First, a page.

Sunday, October 5, 2008

FILM REVIEW OF ''28 DAYS'' (2000)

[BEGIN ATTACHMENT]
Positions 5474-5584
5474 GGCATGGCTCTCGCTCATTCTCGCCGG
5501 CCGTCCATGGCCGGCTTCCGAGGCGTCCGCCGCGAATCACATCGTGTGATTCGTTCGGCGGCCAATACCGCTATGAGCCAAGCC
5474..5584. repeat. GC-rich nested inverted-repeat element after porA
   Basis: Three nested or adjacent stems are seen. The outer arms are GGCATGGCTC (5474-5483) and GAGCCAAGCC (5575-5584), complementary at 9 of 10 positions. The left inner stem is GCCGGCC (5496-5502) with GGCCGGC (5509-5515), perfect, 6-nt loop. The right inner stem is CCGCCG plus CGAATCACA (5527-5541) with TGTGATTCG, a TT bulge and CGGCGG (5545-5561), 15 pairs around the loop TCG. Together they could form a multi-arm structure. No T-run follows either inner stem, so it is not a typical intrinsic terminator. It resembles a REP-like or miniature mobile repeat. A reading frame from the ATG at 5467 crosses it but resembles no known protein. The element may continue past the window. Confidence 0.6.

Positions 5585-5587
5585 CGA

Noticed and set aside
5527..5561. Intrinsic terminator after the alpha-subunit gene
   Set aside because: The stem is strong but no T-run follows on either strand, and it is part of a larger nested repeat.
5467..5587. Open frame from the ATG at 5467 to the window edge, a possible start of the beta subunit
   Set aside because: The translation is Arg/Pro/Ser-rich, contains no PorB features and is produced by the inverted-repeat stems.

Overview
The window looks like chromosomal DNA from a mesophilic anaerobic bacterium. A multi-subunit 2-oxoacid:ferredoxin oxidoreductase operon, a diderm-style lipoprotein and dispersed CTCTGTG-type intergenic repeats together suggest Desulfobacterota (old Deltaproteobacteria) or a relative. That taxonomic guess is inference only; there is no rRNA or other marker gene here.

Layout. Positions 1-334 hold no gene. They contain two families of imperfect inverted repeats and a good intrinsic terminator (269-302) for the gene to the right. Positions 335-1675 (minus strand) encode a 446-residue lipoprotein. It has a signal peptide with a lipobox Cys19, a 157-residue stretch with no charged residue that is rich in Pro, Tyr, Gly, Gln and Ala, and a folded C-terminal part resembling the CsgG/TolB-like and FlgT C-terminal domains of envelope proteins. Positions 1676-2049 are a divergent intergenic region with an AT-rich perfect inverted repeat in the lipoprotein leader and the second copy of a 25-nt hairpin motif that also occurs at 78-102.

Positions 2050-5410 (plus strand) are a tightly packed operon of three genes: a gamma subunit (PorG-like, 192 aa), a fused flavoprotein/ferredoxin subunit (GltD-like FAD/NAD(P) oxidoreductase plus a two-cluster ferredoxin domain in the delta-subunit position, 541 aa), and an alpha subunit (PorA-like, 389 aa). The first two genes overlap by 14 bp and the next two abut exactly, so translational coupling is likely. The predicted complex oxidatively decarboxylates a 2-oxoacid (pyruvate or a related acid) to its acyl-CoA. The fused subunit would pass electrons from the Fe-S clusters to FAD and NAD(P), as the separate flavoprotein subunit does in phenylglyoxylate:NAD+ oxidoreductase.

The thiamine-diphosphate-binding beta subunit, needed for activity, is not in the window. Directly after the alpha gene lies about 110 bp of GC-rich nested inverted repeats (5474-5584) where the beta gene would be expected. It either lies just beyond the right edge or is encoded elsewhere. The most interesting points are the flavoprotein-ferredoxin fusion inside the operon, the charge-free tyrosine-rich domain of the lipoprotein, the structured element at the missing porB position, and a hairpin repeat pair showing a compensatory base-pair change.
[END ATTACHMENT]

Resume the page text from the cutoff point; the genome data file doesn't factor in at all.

If you've ever seen either "The Lost Weekend" (1945) with Ray Milland or "Clean and Sober" (1988) with Michael Keaton, you know that rehab is serious stuff. Of course, movies are designed to entertain more often than enlighten, so when Hollywood makes a movie about rehab, you've got to figure that their target audience contains people that have never seen the inside of a rehab clinic. Meanwhile, the people who have been through rehab certainly wouldn't want to suffer through this shallow dramedy anymore than they'd choose to reenter rehab. Moreover, they'd probably throw up at the sight of Sandra Bullock trying to act not only as a drunk but also a funny hiccup drunk. What else could you possibly expect from a mainstream movie aspiring to make millions about subject matter that most people abhor? Happy drunks have always been more fun to watch than reformed relics who have learned that the bottle holds booze better than they ever could. Consequently, life before recovery is a blast in "28 Days," but life afterward is the blahs. Neither director Betty ("Dr. Doolittle" and Private Parts") Thomas nor scripter Susannah ("Erin Brockovich" and "Ever After") Grant achieves little symmetry between the two so that "28 Days" (** out of ****) is anticlimactic.In this strictly superficial account about substance abuse, the souses have more fun than the sober. The best scenes in this entertaining but unexceptional yarn feature Gwen Cummings (Sandra Bullock of "Speed") not only colliding with his sister's wedding cake but also later car-jacking a stretch limo and parking it in the living room of a house in the suburbs as she searches for a cake to replace the one that she destroyed. (Anybody who has had a drunk careen into their house with a car problem probably won't sympathize with our heroine.) Gwen dismisses her own drunken shenanigans until the legal system packs her off to Serenity Glen, a cozy North Carolina rehab clinic to dry out for four weeks. The formula screenplay about a party gal-in-limbo resembles a pallid but grown-up version of "Girl Interrupted." This flaky, often funny ensemble cast soaper lacks the emotional depth of the Winona Ryder epic. Nevertheless, despite its gallows humor, you know from the get-go that "28 Days" never takes rehab seriously. A serious rehab dramedy would have put its starlet through the ringer. Instead, the only people who have a tough time are the supporting cast. Sadly, interesting as the supporting cast is, none ever makes more than a sketchy impression.Most of the action occurs in the sticks at Serenity Glen. When Gwen arrives, she finds herself surrounded by a cuckoo's next of inmates that chant, hug, hold hands, bare souls, and sing silly songs. In other words, character actor heaven! Eccentric characters populate "28 Days," ranging from an antagonistic ex-doctor, Daniel (Reni Santoni of "Dirty Harry"), who pumped his own stomach to curb his alcoholism then performed an emergency tracheotomy on himself, to a sissified gay German dancer with a cocaine problem, Gerhardt I Alan Tudyk of "Serenity" in Peter Sellers' glasses) who chews the scenery. Fleshing out this circus of misfits are Bobbie Jean (Diane Ladd of "The Cemetery Club"), dysfunctional southern housewife, Andrea (Azura Skye of "One Missed Call") a teen junkie with a death wish, Oliver (Michael O'Malley of "Leatherheads") a womanizer, and Roshanda (Marianne Jean-Baptiste of "Spy Game") an African-American mom who drug addiction has alienated her kids.Predictably, Gwen refuses to confront her own addiction until her offbeat counselor Cornell (Steve Buscemi of "Reservoir Dogs"), an ex-junkie himself, threatens her with jail time. At that point, "28 Days" seems like "28 Years" as we watch Gwen struggle to redeem herself while the others around her chart heir own courses of self-destruction. The closest character comparable to the Angelina Jolie rebel in "Girl, Interrupted" is Azura Skye's heroin-dependent teenager. Not even her tragic demise casts a shadow over this comedy. Meanwhile, Gwen bounces between two guys, her bacchanalian boyfriend Jasper (Dominic West of "300") and Eddie (Viggo Mortensen of the "Lord of the Rings" trilogy), a baseball pro with a whole league of problems. Eventually, Gwen straightens up, with a little help from her ascetic sister Lily (Elizabeth Perkins of "Must Love Dogs"), and she emerges clean and sober. The protagonist's plight can often be gauged by the obstacle course that they tackle. The Sandra Bullock character has an incredibly effortless time kicking the habit. The worst thing that happens to her is that she falls out of a tree. She fares better than either Meg Ryan did "When a Man Loves a Woman" (1994) or Lee Remick did in "Days of Wine and Roses" (1962) with Jack Lemmon.Susannah Grant's screenplay strains credibility. Although some of her dialogue triggers gales of laughter, the premise that women like Gwen could draw a mere 28 days in a posh rehab center after her antics seems improbable. What judge would possibly dismiss grand larceny and DWI as easily as the one you never see in this movie? Again, when Gwen's tough-minded counselor decides to send her off to jail, she pouts and reforms.Director Betty Thomas leans on comedy like a crutch so that "28 Days" gets neither too depressing nor too realistic. Again, the only thing that salvages "28 Days" is its gratuitous gags. The "Santa Cruz" soap opera bits are hilarious, especially those tiny clusters of brain tumors. Obvious allusions to "M.A.S.H." with its loudspeaker humor about alcoholism and rehab are cute remainders that imitation qualifies as the sincerest form of flattery. Surprisingly, Thomas pokes fun at womanizing. Every good movie winds up on a high note, but "28 Days" ends on a low note. Clearly, Thomas never saw one of the funniest but more realistic rehab comedies ever made where staying sober beat staying sloshed: "Stuart Saves His Family." Altogether, "28 Days" implies life is a bore when you aren't bombed.